Bicycle commuting in the outer suburbs
August 11, 2019 10:10 PM   Subscribe

I am interviewing for a job on the outer edges of the DC suburbs in Maryland. How can I figure out if it would be bikeable or not? Are there resources or guidelines for bike commuting in places like this?

It would be 5 to 6.5 miles each way, depending on the route, which is fine.

What I'm worried about is safety. I've biked in cities and close-in suburbs, but I have less experience in an area like this. The office is located in what are basically outer suburbs, the kind of area that was mostly farmland 20 years ago. There are bike lanes on some roads, but they can be inconsistent. A lot of the roads are 4 lane roads that go pretty fast (40 mph or higher).

The good news is that it should mostly be possible to stay in bike lanes or on pretty wide shoulders, on at least one route. It also looks like I could use neighborhood streets in a couple places, although it's not possible to take neighborhood streets the whole way.

I'm concerned about two main things: the safety of biking next to fast-moving traffic, even if I'm on the shoulder or in a bike lane; and the possibility that I'll come across abrupt choke points that throw me into traffic. Like, imagine a route that's great aside from a 1 mile stretch on a fast-moving 4 lane road where there isn't a shoulder or even a sidewalk. What the hell, Maryland?

All the advice I've heard about bike commuting has been specific to the inner city, not Outer Stripmallville, MD. Is there general advice out there for bike commuting in less dense areas like this? I've tried to look at cycling maps, but Maryland's cycling resources are sparse, especially in this part of the state (Prince George's County). I know Google Maps incorporates cycling routes into their database, but they're not perfect (see above about the route that suddenly shunts me into traffic). I've used Street View to view all the possible routes I could take, but that's obviously not the same as being there in traffic.

I'm being vague about the specific location, but I'm hoping there are general rules I can learn for assessing this sort of thing. If you're an expert on eyeballing bike routes or you happen to be familiar with PG County, Maryland, please MeMail me if you want, and I can tell you more about where I'm trying to go.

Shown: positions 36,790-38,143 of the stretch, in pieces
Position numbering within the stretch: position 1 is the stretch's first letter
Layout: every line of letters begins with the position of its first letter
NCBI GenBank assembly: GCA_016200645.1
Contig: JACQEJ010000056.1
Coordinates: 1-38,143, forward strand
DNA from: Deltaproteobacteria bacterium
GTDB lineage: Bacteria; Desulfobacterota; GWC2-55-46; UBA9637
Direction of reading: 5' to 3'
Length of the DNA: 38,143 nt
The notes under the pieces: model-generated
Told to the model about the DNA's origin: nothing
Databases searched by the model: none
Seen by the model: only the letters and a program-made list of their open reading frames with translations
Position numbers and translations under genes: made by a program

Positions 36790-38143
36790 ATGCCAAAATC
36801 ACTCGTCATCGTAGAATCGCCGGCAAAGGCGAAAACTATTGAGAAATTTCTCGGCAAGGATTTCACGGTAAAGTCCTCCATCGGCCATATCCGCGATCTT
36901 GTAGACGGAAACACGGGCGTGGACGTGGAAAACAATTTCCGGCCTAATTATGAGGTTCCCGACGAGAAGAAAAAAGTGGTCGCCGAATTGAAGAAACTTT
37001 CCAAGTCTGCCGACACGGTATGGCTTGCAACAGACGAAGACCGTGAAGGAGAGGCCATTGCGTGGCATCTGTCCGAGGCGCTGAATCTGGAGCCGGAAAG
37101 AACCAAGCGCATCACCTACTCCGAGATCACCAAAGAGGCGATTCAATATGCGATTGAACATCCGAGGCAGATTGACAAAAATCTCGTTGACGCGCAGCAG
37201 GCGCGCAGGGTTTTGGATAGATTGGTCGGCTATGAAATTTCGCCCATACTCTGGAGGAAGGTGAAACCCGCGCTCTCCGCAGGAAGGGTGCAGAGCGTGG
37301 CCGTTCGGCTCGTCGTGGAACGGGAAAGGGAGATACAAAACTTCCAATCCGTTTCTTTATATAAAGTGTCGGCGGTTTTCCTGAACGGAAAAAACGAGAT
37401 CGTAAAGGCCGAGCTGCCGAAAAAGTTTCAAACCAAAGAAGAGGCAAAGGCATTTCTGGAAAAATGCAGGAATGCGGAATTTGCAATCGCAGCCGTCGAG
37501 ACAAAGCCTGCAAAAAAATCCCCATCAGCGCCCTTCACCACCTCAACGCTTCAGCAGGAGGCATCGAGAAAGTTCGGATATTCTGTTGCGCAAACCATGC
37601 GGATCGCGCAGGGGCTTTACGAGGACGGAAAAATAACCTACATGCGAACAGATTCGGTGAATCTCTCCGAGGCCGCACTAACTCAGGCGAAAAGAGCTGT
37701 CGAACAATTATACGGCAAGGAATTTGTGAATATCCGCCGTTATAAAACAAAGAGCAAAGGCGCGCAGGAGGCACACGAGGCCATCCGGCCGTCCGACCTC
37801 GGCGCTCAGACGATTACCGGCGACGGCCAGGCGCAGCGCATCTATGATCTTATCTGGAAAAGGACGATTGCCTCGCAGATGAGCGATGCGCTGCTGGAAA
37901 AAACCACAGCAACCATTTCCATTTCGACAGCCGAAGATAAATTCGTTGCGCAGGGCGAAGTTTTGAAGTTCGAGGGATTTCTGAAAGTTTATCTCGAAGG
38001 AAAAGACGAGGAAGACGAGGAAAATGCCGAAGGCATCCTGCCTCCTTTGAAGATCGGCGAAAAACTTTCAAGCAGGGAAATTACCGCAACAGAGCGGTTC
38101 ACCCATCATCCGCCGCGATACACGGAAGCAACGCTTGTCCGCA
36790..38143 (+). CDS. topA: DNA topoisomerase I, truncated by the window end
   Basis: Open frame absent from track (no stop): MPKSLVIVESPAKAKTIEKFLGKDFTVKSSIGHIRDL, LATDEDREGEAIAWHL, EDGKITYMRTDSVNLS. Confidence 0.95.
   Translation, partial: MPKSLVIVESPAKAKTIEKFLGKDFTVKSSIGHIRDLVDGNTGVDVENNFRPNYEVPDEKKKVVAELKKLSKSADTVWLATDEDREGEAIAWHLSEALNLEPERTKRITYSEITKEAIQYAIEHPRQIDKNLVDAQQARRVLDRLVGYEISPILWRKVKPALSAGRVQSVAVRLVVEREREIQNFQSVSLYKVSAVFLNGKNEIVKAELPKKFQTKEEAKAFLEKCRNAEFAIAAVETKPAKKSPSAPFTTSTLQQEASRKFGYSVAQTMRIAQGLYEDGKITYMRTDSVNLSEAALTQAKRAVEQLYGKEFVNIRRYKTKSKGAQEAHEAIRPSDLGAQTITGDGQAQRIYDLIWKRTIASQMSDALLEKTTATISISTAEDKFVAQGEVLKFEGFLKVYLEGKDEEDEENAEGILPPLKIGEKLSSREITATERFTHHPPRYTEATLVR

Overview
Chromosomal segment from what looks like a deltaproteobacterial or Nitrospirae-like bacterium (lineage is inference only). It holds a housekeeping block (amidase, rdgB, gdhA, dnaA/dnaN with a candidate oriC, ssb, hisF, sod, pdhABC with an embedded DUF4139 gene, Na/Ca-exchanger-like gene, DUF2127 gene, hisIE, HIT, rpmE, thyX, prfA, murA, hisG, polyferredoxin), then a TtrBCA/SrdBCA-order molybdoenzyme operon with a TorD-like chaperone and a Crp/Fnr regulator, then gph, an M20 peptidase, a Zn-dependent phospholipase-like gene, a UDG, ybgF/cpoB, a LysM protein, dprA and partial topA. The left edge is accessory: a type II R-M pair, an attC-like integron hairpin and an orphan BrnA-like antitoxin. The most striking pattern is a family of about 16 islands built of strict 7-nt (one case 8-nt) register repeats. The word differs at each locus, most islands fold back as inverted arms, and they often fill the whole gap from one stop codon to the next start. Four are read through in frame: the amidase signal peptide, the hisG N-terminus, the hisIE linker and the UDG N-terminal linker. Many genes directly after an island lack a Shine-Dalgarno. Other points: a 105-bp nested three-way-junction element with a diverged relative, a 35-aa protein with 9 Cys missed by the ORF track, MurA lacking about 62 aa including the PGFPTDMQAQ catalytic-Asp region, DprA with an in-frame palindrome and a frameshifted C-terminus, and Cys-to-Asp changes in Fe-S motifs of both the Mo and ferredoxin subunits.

posted by shapes that haunt the dusk to Travel & Transportation (13 answers total) 2 users marked this as a favorite
Test-ride your new commute before you commit. Nothing like experiencing it first-hand to know how you’ll feel about it.

I ride in an environment a little like the one you’re describing and I’ve developed a few strategies to dealing with car risks such as continuous and aggressive bell ringing to let drivers know I’m there, taking a whole lane when necessary so they’ve not trying to squirm around me, and pushing out in front of intersections so I’m in everyone’s field of view. My scariest moments have been in people’s blind spots; don’t ride there.

Check out Strava’s heat map of bicycle activities to decide on routes based on where others ride. PG County looks shockingly sparse to me.
posted by migurski at 10:34 PM on August 11, 2019 [3 favorites]

I think test riding during commuter hours is the only answer. I know some intrepid PG County bike commuters but the area varies a lot in "bikeability". (Also drivers in the whole DC region can be both aggressive and distracted.) I would be sure to have front and rear light, reflective stuff on bike and your person, bell and maybe also whistle.
posted by gudrun at 2:53 AM on August 12, 2019

I've commuted by bike for three decades - albeit in a different country than you - and those are exactly the kind of roads & situations that I actively avoid.

I'm lucky that I have quiet back lanes on my current commute - but if those fast four-lane car-dominated roads are your only available routes, then it would be a no from me. On the shoulder: ok, just about, if forced. But with no shoulder (and especially, on preview, with aggressive & distracted drivers) - no, I would not be doing that.
posted by rd45 at 2:56 AM on August 12, 2019 [1 favorite]

PG is big - In Greenbelt, Hyattsville, CP, there might well be a longer but safer way to your destination. National Harbor or Largo Town Center maybe less so, but I'm not familiar with those areas. Don't ride along the 4-lane roads you describe. The posted speed limit may be 40, but in practice these roads will be much driven much faster and much more aggressively than you would expect, especially during rush hour.
posted by everythings_interrelated at 5:53 AM on August 12, 2019 [2 favorites]

Post in the Washington Area Bike Forum for route-specific recommendations.
posted by Mr.Know-it-some at 6:32 AM on August 12, 2019 [2 favorites]

Suggest you post this to the DC Women & Bicycles Facebook group, if you'd be comfortable disclosing the location to a closed group. It is very active, and people there love to share commute route advice.

It is hard to give specific advice without knowing the route and your abilities. I often prefer 4 lane roads since you can take a lane, but a 40 mph patch with no shoulder/sidewalk would be a solid no for me, however short it is. I would start with the most conservative route (even if it is double the length, and probably with a weekend test ride) and gradually explore the more direct alternatives.

Safety recommendations for a commute like this: in addition to the front and back lights and bell mentioned above, wheel lights would get you side visibility. I would also consider an led vest and a pool noodle on the back of the bike. Safety in numbers is the absolute best thing you can do, so ride where other cyclists are whenever possible.
posted by veery at 7:11 AM on August 12, 2019 [3 favorites]